Pop! Packaging Design
posted on 11th Apr 2018
Galleries and museums are full of design icons, but when I visit a new city I’m just as intrigued as to what different packaging I’ll discover at the local corner shop or supermarket. The story and heritage of the place can be found on these shelves. Here are a few examples:
This little gold bar has been around for decades. The gold wrapper evolved from its early seventies yellow pattern. A distinctively Irish product that could almost have been found at the end of the rainbow. This brand is as recognisable to the Irish as it is to the story we sometimes like to portray.
Simplicity with colour and type that is pure 20th century Americana – for Andy Warhol, its ordinariness deserved its place sitting along side Marilyn Monroe and Elvis Presley. No colour coding necessary.
A simple script logo emblazoned across a clear bottle, sometimes embossed, sometimes on a red label. The bottle’s curves have changed at times but the overall design is so timeless that it almost looks like it’s a signature from the past, present and future.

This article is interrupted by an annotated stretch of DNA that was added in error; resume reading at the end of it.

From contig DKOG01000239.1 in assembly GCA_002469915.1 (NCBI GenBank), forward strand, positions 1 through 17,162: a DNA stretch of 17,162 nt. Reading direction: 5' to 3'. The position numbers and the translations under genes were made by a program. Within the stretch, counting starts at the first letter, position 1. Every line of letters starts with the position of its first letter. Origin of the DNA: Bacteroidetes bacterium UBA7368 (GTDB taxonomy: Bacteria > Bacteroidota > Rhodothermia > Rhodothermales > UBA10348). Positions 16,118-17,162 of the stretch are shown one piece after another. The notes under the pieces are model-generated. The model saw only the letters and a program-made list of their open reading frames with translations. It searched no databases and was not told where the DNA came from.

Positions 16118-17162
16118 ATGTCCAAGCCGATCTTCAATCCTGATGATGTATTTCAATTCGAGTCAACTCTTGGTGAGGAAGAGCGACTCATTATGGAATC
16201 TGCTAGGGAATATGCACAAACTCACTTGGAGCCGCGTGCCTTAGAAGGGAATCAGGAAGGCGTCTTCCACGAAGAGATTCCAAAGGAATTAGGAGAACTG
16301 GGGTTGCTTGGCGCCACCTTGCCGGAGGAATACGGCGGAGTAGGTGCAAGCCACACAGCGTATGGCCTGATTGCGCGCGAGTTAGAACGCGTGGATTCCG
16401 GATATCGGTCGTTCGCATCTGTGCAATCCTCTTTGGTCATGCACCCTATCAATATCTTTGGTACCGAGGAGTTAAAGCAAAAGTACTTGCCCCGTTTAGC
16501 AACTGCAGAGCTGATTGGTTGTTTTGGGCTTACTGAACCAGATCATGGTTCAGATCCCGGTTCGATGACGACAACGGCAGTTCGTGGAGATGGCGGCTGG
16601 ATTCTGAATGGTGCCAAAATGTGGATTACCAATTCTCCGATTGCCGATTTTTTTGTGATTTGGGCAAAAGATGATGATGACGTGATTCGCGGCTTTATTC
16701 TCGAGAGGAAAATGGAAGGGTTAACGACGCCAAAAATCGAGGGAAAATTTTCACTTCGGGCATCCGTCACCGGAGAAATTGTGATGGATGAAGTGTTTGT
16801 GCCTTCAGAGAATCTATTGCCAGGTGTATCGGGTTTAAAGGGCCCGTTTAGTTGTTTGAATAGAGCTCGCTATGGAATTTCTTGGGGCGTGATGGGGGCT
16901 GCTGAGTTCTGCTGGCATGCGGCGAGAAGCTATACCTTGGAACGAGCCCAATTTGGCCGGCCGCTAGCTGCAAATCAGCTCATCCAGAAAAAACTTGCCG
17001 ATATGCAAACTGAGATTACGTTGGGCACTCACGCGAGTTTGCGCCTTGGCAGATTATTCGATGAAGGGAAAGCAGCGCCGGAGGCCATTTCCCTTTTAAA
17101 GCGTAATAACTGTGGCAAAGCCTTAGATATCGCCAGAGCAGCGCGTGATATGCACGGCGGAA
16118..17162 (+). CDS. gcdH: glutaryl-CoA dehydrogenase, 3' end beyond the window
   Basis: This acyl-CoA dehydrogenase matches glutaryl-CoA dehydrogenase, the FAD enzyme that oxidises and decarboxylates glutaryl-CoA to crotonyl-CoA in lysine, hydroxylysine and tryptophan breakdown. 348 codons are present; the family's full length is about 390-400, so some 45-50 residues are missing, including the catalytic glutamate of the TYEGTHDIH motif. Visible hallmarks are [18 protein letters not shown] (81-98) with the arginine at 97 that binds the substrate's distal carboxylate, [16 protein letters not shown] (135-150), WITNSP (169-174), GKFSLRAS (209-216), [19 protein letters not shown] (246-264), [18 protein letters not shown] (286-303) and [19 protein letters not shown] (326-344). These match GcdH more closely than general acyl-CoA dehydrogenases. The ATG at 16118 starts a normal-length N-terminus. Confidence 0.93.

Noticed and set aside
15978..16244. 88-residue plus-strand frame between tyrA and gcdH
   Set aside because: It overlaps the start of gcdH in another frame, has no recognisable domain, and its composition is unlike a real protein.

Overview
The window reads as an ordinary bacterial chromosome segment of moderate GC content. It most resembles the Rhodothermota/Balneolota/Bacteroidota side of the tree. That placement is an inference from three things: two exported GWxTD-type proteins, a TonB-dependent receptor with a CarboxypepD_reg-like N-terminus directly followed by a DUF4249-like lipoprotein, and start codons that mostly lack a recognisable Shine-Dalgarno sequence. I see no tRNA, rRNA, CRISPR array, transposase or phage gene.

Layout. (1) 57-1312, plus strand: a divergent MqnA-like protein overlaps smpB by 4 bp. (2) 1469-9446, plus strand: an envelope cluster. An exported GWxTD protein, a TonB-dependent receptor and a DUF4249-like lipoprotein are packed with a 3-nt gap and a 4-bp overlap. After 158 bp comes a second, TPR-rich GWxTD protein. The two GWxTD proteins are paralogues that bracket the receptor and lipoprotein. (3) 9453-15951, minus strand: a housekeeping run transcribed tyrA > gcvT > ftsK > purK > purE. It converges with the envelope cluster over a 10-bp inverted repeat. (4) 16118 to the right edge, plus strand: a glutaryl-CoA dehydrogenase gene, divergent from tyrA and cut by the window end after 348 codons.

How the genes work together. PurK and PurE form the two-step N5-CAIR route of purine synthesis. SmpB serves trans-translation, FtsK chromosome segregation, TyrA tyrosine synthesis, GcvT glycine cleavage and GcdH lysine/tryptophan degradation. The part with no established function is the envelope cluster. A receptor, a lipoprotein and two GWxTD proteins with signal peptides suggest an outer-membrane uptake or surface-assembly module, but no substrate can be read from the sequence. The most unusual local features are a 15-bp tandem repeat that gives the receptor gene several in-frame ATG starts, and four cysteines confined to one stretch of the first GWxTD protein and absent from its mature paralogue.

Birds Custard Powder
Simple type, eye-catching bright primary colours. The original three bird logo, designed in 1929, stripes and type have been modified over the years in order to keep up with changing tastes but the core concept has remained the same and is as familiar as ever.
The individual design elements have been tweaked over the years but it maintains its distinctive identity. The Mr. Tayto character has stayed on pack along with the familiar and uniquely Irish colour coding of red for Cheese & Onion and Blue for Salt and Vinegar.
Good packaging design continues to provide products, ‘ordinary’ or not, with well deserved success and longevity.
Fiona O’Farrell, Packaging Designer
Fiona’s agency brand and packaging experience includes work for Kerry Foods, Boyne-Valley, Coca-Cola HBC, The Dalata Hotel Group, Dunnes Stores and Aldi.